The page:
The film's hero may live in an apartment as casually screwed-up as the homes of you and your friends. But he himself is a good deal cuter than he is in the novel - no longer "average height, not slim, not fat" - but now with black mane, rosebud-lips and flashing eyes. Cusack is the most glamorous schlepper anyone can imagine. He is the anti-movie-star movie star, the handsome guy who wants to be a clever, ironised weakling and has played one since he was in his twenties. The contradiction of his star status and his patented role of the lowly fan adds a richly conflictual layer. Like his earlier celeb worshipper in Being John Malkovich, Cusack interprets Rob as a man trying to get inside the portal, this time the headspace of musicians. He listens to his records over and over again, making mixed tapes for girls, reorganising his LPs according to his own biography. For Rob Gordon, to be in the audience is not enough - he is, like today's audience, a most aggressive entertainment consumer.

Another change for the better is that the American Rob was forged in the US's late Eighties college rock scene. He's not so into soul music (all those gratuitous R&B references, they're gone, thank God), but he is a dated creature - of the American variety, the slacker.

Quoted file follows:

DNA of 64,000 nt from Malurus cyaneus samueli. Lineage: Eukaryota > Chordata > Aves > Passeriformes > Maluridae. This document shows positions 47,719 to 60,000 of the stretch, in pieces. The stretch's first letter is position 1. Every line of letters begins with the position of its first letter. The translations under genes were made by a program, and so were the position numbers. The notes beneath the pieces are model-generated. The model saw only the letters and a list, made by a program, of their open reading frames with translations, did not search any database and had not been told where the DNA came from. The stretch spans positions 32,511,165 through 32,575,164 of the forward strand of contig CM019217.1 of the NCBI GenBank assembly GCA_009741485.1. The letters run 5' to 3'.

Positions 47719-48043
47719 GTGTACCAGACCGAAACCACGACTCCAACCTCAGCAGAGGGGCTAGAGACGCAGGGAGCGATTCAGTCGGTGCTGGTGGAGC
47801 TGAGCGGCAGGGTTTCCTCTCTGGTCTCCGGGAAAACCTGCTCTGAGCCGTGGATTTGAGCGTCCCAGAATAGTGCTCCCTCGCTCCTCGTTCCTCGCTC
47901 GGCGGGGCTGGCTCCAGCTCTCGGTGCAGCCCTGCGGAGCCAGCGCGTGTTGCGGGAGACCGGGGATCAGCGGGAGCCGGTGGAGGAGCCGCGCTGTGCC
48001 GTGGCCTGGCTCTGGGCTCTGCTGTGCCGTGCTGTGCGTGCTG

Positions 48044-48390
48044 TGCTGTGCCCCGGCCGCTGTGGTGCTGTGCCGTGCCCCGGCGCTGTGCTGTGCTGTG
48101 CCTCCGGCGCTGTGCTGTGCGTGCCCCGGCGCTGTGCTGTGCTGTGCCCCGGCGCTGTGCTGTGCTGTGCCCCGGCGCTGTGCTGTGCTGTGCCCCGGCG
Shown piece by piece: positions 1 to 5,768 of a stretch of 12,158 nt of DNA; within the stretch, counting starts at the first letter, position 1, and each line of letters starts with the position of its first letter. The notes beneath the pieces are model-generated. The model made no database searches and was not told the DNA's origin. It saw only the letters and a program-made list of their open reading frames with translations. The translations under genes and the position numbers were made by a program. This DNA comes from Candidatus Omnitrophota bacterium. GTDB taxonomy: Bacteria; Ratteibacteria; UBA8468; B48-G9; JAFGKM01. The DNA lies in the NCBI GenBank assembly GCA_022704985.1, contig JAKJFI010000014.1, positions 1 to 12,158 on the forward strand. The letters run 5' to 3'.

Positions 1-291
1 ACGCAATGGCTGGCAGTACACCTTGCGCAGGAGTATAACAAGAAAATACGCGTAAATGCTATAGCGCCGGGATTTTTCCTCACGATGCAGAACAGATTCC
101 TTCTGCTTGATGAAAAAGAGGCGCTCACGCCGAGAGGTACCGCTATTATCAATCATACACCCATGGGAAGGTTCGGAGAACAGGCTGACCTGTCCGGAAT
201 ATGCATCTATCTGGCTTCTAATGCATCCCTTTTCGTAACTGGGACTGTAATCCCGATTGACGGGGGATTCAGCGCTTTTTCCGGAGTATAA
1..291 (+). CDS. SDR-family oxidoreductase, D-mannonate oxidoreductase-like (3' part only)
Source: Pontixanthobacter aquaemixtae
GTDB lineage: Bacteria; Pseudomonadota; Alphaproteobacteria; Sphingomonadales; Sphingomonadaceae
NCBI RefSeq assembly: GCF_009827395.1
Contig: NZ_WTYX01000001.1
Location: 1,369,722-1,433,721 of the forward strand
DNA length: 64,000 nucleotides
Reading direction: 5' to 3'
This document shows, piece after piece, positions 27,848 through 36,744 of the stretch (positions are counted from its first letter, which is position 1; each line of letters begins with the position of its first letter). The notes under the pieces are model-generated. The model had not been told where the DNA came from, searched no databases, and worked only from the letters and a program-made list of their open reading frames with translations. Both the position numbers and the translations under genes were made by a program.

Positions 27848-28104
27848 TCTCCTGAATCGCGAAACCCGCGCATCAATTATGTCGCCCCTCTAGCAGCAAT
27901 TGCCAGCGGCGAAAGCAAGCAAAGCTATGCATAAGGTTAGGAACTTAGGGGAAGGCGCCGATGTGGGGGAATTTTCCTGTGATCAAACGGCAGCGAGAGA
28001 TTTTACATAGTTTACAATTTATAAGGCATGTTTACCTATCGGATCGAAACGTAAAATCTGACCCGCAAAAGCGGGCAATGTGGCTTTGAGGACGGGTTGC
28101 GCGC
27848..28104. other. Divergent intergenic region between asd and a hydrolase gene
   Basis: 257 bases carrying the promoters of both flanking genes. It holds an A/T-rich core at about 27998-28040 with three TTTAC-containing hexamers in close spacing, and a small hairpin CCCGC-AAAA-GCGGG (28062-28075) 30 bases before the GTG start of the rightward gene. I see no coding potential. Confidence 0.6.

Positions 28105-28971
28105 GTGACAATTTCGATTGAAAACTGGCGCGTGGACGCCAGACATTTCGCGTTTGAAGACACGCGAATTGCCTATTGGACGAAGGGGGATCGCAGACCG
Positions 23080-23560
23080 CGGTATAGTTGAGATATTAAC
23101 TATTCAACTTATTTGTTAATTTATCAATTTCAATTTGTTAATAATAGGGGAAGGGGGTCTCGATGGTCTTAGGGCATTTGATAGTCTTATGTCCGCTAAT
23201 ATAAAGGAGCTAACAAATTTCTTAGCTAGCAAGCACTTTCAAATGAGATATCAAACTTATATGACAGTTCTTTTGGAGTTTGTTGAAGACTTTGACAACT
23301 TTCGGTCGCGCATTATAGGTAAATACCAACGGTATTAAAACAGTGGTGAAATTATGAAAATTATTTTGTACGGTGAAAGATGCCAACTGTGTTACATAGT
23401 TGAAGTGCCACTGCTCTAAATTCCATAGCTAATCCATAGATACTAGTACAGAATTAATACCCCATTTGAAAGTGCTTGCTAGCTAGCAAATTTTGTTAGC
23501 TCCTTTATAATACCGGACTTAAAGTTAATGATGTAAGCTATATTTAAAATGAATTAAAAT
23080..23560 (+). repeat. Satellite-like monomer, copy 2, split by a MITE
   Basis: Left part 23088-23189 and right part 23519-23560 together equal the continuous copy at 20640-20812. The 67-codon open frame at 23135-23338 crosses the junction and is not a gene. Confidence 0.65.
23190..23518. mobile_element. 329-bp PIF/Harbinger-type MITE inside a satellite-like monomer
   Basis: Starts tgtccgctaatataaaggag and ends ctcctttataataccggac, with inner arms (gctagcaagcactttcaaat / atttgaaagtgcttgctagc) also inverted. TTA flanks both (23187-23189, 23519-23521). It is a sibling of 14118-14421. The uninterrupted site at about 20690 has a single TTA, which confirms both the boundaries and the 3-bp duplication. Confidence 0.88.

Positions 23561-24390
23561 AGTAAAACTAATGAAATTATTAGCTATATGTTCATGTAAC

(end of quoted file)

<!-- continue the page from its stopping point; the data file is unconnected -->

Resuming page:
As in Being John Malkovich, where Cusack looked exactly like the ultimate Gen X novelist David Foster Wallace, slackerdom acts as the film's shorthand.

How else could these films so easily justify hero Cusack's insolence and also submission to pop celebrity? What other American middle-class youth, besides my aging cohort, would agree to live in a community of underemployed, uncertified Simon Frith wannabes, clinging to the split dream of total stardom on one hand and an unco-opted indie rock subculture on the other? High Fidelity: it's a window into our sad American souls.

In the spirit of Rob, here are the Top Five Most Obvious Bits of Americana in the movie 'High Fidelity':

No audible Joni Mitchell.

The vast record store with its party! party! sofa in the backroom.

Rob's early girlfriends, who look like bit players in such all-American films as 'Bad News Bears' and 'Grease II'

The presence of indie-film queen Lili Taylor

Hattie Jacques reference deleted

'High Fidelity' goes on general release from 21 July